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Parental Consent

Under current Massachusetts law, young people under the age of 18 seeking abortion care must either obtain consent from a parent for abortion care or obtain judicial authorization for an abortion through a legal procedure known as a judicial bypass. This is one of the most restrictive and burdensome parental consent laws in New England, ultimately jeopardizing the health and wellbeing of young adults.

Many would agree that it is ideal for parents to be involved in a young woman’s reproductive health care decisions, including the challenging circumstance of an unintended pregnancy.  In fact, research demonstrates that most young women do turn to their parents when considering an abortion, regardless of whether they live in states that mandate parental consent, as Massachusetts does.

However, the reality is that not all young women have family situations that allow them to safely turn to a parent to discuss options in the face of an unintended pregnancy. Unfortunately, some young women may face physical or emotional violence in the home if they disclose an unintended pregnancy.  A young woman may be pregnant as a result of incest.  In these situations, mandating parental consent to end a pregnancy may have serious consequences and can pose added risks to their health and well-being of some young adults. Moreover, obtaining a judicial bypass is an unduly complicated, burdensome, and potentially frightening process that may prevent young adults from seeking the reproductive health care they need.

The nation’s leading medical organizations, including the American Medical Association (AMA) and the American Academy of Pediatrics,  oppose parental consent laws because they impose barriers to care that can harm the young women they purport to protect. Such government mandates can increase the threat of violence in the home and expose a young woman to the health risks associated with delayed medical care and unwanted childbirth. They may also compel her to leave her home state for the health care she needs, to try to “hold out” until she turns 18, or to take more drastic measures, such as attempting self-harm.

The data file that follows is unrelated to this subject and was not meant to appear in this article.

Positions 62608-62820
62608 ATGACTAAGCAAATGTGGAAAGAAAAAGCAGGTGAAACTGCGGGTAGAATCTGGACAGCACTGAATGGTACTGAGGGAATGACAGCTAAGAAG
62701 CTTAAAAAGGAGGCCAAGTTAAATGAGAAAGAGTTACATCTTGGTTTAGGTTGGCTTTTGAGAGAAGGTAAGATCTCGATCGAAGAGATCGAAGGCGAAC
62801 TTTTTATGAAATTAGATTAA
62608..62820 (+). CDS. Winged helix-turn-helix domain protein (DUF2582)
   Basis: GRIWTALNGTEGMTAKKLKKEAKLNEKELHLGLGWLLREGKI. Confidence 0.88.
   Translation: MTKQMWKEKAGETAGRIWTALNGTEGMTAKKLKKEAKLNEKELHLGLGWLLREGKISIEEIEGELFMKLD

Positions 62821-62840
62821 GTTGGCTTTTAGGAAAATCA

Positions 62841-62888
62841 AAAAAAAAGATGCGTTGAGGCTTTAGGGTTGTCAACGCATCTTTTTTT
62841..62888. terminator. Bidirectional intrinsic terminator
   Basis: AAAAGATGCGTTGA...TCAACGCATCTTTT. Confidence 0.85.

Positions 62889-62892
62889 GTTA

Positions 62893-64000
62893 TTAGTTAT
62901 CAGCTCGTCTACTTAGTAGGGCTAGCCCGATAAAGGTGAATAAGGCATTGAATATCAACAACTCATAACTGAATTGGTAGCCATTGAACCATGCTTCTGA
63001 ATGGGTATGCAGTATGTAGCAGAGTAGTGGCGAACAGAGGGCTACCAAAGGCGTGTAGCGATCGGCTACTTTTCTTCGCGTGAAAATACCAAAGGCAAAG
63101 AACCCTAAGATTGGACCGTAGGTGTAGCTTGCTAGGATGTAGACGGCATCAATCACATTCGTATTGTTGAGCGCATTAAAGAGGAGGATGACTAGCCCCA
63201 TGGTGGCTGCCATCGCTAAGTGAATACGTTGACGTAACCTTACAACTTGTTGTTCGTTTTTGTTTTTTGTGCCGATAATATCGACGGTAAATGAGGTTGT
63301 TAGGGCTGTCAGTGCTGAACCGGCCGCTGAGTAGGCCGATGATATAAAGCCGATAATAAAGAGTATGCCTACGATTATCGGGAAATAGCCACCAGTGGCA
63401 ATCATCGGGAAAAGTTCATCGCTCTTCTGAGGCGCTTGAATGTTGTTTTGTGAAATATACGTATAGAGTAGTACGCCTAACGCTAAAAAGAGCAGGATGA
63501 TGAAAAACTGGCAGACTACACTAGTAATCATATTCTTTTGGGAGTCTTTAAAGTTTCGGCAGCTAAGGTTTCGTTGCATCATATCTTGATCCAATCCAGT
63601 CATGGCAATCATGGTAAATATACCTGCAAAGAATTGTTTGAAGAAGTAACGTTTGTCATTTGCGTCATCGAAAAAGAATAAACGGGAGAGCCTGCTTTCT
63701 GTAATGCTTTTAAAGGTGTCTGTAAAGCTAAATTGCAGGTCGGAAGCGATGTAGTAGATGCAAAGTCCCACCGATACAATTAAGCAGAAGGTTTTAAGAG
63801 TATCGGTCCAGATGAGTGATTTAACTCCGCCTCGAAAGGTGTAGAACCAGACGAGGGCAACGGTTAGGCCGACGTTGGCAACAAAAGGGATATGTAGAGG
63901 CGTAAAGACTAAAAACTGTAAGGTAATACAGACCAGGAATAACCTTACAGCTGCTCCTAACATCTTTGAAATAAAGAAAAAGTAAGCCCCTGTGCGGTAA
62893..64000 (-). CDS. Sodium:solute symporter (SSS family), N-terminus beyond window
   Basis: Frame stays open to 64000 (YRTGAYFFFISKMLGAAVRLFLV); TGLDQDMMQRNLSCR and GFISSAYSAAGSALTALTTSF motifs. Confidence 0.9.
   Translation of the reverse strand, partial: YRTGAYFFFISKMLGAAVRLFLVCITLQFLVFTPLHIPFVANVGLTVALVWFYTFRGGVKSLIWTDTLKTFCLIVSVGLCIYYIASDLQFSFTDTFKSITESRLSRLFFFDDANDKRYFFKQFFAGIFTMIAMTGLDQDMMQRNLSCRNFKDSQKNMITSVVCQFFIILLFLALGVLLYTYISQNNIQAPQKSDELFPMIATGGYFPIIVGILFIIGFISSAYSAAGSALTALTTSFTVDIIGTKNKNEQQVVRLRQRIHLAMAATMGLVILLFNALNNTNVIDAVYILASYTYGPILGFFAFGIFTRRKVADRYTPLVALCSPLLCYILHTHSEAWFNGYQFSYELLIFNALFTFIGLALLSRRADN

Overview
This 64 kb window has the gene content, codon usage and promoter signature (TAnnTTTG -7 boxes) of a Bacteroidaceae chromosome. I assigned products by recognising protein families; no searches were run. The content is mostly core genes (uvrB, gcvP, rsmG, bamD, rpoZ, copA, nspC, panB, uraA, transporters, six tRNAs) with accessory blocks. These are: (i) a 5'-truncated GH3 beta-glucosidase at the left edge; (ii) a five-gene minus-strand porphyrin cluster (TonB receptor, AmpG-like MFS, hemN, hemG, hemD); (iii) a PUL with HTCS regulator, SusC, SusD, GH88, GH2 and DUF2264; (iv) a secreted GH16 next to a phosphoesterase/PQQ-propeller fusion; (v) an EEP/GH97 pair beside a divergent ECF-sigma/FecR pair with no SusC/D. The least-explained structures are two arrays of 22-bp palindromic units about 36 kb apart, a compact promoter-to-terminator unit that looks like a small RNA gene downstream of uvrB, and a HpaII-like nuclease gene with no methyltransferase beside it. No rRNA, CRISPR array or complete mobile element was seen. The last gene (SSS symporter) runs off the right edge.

A 2009 Guttmacher Institute analysis found that young women in Massachusetts seeking out-of-state care rose by a striking 300% after the parental consent law was adopted, while the in-state teen abortion rate decreased by a much smaller proportion.2  In addition, a study conducted in Texas showed that implementation of their parental involvement mandate led older teens to delay obtaining their abortions—long past the first trimester—until they had turned 18 and could consent to the procedure themselves.3

To better safeguard the health and wellbeing of young adults, NARAL Pro-Choice Massachusetts’ top legislative priority for 2019-2020 is An Act to Remove Obstacles and Expand Abortion Access (SD109, HD2548) or the ROE Act. This bill would remove a number of barriers to abortion access in our state, including the harmful mandatory parental consent law.

NARAL Pro-Choice Massachusetts also supports An Act Relative to Healthy Youth (SD579, HD827), which would ensure that schools offering sexuality education provide young people with age-appropriate, medically accurate information – including both instruction about abstinence and effective use of contraceptives to prevent pregnancy and protect against diseases.


1 National Polling on Abortion Access, NARAL Pro-Choice America
2 The Impact of Laws Requiring Parental Involvement for Abortion: A Literature Review, Guttmacher Institute
Minors’ Behavioral Responses to Parental Involvement Laws: Delaying Abortion Until Age 18, Colman S and Joyce T, Perspectives on Sexual and Reproductive Health 

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